This week America lost another Greatest Generation MLB player and U.S. Navy veteran. Don Hasenmayer made his major-league debut on May 2, 1945, when the Philadelphia Phillies hosted the New York Giants at Shibe Park. Born in Roslyn, PA, on April 4, 1927, Hasenmayer was one of the best "third-sackers." He squeezed in five games with the Phillies before reporting to the Navy Training Station at Bainbridge, Maryland. In 18 at-bats, he gathered two singles, including one run batted in for Jimmie Foxx in a 10-1 loss to the Brooklyn Dodgers.
With the help of SABR historians, including Bill Nowlin and Bob Harley, we are working as fast as we can to record the precious history of these players. Locating these men is a challenge. Sometimes this research reconnects athletes who have not spoken in 70 years. Memories rush in fast and clear, players still call one another by nicknames, and "Whiz Kid" Bob Miller, now 93, says Hasenmayer was a great guy!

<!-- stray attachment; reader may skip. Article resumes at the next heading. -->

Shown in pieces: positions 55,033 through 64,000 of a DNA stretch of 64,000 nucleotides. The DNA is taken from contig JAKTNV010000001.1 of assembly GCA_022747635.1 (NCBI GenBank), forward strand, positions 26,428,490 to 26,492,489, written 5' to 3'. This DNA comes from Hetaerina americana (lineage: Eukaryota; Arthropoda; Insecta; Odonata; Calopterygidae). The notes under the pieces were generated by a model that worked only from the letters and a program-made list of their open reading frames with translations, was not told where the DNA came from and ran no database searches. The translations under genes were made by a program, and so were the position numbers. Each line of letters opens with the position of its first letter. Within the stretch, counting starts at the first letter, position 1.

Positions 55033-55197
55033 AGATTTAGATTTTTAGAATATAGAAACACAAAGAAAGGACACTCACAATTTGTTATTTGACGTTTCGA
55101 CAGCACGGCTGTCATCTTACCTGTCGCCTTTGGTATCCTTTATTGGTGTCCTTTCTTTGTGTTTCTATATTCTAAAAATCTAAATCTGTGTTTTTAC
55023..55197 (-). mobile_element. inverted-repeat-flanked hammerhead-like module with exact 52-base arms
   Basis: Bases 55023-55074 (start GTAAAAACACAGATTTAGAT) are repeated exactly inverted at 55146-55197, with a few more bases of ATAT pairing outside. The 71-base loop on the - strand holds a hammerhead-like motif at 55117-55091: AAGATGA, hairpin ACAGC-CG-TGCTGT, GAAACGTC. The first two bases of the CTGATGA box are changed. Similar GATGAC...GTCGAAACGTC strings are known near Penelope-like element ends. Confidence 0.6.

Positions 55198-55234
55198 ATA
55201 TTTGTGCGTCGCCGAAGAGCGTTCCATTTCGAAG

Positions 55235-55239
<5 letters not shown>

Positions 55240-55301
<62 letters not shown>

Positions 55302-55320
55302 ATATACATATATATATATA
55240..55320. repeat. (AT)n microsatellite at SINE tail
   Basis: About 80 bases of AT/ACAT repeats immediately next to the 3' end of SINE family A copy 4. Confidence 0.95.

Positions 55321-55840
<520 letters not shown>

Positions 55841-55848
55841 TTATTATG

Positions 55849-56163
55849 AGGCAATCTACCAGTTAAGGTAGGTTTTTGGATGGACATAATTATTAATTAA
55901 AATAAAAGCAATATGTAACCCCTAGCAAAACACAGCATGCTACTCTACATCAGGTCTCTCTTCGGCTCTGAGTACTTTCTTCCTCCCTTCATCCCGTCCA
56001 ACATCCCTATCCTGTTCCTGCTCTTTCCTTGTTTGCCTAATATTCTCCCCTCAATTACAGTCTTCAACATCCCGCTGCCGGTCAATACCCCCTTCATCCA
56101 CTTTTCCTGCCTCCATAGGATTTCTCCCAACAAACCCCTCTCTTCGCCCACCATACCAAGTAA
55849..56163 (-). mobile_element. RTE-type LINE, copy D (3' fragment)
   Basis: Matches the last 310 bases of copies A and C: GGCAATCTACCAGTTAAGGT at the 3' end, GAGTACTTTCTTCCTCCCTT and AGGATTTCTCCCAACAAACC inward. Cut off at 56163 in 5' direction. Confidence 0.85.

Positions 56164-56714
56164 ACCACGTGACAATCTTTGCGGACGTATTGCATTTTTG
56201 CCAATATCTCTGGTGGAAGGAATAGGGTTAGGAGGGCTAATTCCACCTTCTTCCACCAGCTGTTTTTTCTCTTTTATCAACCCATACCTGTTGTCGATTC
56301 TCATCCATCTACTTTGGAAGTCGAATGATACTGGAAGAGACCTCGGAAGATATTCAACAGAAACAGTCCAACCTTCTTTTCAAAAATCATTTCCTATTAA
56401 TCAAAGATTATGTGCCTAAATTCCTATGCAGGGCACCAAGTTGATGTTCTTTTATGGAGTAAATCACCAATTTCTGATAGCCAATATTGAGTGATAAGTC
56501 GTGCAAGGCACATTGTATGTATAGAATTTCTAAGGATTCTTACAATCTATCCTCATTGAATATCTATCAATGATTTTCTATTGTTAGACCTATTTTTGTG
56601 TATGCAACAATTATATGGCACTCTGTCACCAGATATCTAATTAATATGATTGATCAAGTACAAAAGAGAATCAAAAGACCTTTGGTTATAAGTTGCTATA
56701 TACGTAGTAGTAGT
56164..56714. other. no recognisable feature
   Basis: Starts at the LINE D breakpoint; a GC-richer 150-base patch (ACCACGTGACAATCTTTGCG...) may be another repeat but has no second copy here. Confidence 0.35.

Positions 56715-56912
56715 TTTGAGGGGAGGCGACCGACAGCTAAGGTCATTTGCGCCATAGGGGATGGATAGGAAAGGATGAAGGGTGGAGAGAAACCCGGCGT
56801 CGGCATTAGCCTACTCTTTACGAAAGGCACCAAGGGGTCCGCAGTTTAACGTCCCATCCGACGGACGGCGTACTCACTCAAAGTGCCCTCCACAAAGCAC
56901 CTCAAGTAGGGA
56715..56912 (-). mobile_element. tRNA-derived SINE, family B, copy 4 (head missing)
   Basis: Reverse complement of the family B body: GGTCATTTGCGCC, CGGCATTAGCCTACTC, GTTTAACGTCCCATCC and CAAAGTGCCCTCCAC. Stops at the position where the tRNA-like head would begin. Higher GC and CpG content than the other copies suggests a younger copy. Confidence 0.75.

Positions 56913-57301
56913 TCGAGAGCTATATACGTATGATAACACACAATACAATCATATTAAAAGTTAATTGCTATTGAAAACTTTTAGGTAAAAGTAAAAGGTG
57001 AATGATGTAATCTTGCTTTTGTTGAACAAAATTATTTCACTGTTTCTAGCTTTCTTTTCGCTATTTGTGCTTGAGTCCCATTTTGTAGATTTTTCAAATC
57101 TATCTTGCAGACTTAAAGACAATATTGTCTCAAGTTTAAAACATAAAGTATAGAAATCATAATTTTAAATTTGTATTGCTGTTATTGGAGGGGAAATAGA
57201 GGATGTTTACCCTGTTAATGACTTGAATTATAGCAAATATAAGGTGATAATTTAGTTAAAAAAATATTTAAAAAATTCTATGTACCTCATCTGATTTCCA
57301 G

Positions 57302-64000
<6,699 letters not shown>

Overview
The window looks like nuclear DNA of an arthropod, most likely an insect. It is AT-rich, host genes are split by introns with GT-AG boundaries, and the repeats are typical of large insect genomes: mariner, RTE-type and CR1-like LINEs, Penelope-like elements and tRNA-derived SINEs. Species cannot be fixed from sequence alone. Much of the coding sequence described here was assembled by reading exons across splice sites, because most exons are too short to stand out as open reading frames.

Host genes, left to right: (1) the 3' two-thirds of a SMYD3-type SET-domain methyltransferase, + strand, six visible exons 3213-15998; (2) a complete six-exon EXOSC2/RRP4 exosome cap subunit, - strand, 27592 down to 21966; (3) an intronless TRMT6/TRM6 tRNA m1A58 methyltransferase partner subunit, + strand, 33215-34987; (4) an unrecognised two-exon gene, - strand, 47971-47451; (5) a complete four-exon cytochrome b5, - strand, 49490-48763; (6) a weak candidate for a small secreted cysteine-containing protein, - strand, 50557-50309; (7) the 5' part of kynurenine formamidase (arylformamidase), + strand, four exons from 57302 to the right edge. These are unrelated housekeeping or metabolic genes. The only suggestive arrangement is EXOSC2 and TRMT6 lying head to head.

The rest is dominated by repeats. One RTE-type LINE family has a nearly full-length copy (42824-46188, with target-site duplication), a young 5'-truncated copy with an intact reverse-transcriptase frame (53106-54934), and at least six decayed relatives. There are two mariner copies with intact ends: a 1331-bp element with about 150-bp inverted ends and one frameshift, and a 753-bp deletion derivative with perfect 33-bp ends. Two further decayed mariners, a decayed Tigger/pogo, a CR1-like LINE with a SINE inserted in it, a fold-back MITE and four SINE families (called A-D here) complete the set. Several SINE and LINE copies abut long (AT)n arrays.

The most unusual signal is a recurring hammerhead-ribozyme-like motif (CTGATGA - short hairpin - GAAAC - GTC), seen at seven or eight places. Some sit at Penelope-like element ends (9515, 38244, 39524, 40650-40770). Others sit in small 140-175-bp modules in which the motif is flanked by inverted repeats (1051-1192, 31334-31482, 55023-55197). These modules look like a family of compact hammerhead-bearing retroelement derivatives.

During the war, the 5 ' 10", blonde-haired blue-eyed infielder served aboard the USS Kearsage, an aircraft carrier that took him to Cuba where he played military ball. By September 1946, Hasenmayer was back home, playing for the Utica Blue Sox, a Phillies affiliate. Hasenmayer was 24 when he played his last game for the Birmingham Barons in 1951. With a growing family, he moved home to work with his father in the plastering business, retiring from the company in 1992. Like his WWII-era peers, Hasenmayer was humble. In a SABR interview, his son-in-law Ron Morris, said he had been married to his wife for two years before he realized that his father-in-law played for THE Philadelphia Phillies. He just happened to learn about his big-league credentials when they attended a game together, and Hasenmayer strolled into a Hall of Fame reception with players, including Bob Boone, Steve Carlton and Mike Schmidt, who nodded and treated him like a peer.